How do you think Doug is able to answer all of these questions?
In this mini-lesson, students discover how and why some tree leaves change color when the weather starts to get colder. In the activity, Falling for Leaves, students make crayon rubbings of tree leaves, then take a closer look to observe the characteristics of leaves in their own neighborhood.Preview activity
This is a three-part activity. In Part 1 of the activity, students will work in pairs to brainstorm and choose a question they would like to answer. They will research their question online using our list of suggested resources. In Part 2 of the activity, students will write their scripts and sketch a storyboard. In Part 3, students will put together digital slideshows based on their storyboards, then create their own narrated video episodes of Mystery Doug. We recommend this final part only for classes with access to laptops or tablets; if your class doesn’t have technology access, you can still complete the activity using the illustration sheets from the Grade 2-3 version!
Estimated time: 3-5 hrs (Depends largely on students’ technology experience. We recommend giving your students multiple sessions to work on their project.)
Step 1: Print worksheets and gather supplies
Each student will need:
For students who get stuck when trying to come up with their own questions, we created a list of suggested questions. Let students try to come up with questions first on their own, then provide this Question Suggestions sheet only to those who need help. Print as many Question Suggestions sheets as you think you’ll need for your group.
Step 2: Make sure students have access to the internet or other resources
Step 1: Print worksheets
Each pair of students or solo student will need:
This last part of the activity is most technology-intensive, but we have many options below.
Step 1: Choose one of these technology options and share the corresponding template with students to create their own slideshows:
Option 1 (recommended): Google Slides & Screencastify
Students need to be signed up for Google Drive accounts with Gmail addresses and a screen recording software (like Screencastify ) should be installed on their devices.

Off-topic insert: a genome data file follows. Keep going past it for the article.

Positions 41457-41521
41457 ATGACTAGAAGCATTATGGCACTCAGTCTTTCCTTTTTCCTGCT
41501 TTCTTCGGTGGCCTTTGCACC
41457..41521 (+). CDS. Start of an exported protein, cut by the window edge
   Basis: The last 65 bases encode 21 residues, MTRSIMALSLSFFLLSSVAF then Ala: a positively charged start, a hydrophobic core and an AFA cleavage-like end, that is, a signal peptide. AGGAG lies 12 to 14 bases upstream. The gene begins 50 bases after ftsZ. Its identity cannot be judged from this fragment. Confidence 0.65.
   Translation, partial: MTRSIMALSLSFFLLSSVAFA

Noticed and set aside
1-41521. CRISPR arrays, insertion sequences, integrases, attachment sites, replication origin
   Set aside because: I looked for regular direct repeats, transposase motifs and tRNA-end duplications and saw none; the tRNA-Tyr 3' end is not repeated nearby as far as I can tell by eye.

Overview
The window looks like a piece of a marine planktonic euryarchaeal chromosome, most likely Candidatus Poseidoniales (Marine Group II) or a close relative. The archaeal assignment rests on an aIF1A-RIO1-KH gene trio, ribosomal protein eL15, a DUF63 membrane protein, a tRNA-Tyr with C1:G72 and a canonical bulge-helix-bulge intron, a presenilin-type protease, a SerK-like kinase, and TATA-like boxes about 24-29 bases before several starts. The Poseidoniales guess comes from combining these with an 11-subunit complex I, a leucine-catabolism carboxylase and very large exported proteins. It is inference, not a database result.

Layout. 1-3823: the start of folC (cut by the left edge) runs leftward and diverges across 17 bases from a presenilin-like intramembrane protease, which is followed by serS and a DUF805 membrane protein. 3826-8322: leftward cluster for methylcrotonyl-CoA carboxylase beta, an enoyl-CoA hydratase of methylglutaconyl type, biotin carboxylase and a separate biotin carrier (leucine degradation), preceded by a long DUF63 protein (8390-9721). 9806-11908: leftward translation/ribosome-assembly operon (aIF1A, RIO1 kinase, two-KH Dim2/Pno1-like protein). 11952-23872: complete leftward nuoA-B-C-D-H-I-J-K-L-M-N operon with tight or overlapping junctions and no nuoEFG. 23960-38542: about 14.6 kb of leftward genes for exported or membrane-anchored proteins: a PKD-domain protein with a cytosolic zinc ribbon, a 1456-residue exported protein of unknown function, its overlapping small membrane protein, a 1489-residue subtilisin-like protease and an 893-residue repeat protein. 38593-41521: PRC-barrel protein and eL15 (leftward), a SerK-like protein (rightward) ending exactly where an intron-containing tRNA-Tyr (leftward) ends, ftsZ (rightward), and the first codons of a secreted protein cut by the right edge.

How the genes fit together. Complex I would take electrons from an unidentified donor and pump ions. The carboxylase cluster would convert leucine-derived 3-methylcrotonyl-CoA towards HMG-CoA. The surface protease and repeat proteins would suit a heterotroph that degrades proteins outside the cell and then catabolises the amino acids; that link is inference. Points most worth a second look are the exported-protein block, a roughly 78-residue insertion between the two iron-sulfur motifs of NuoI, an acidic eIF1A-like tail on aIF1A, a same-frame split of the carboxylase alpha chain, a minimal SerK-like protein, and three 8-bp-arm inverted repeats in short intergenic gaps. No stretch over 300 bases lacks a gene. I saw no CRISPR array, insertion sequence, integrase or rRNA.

Option 2: PowerPoint or Keynote
Student devices should have PowerPoint (PC) or Keynote (Mac) software installed – these have integrated slideshow creation and video recording options.
For this option, students will need to search for images online, and we recommend the following sites (free Creative Commons images, no login required):
Other technology options: Here are a few additional options for students to create their own slideshows with narration:
Step 2 (optional): Share student videos
If you’d like to share your students’ videos with Doug and the rest of the Mystery Science team, you can upload the videos online and tweet a link to us @MysterySci. (Before you do so, make sure you have parent permission to share student work, in accordance with your district’s policies.)
Steps for sharing videos from Screencastify
Steps for uploading and sharing videos using YouTube:
Steps for tweeting videos to Mystery Science:
1. Using Screencastify
Sometimes students’ Chromebooks are blocked from installing Screencastify. If that happens at your school, here are a few ideas:
Here are some options:
Free Chrome extensions:
Have students present their slideshows to the class and narrate in real time. (Using presenter notes is a helpful way to keep track of when to say what!)
2. Using Keynote on iPad
The Keynote app for iOS doesn't include integrated video recording like the desktop version does, but there is a simple workaround: students can record videos of their narration separately for each slide. They can follow these steps:
The only downside is that they still won't have created video files (still .key rather than .mp4 format), but it shouldn't get in the way of them sharing with one another as a class. If you do have access to a desktop with Keynote, the slideshows could still be exported as videos there!
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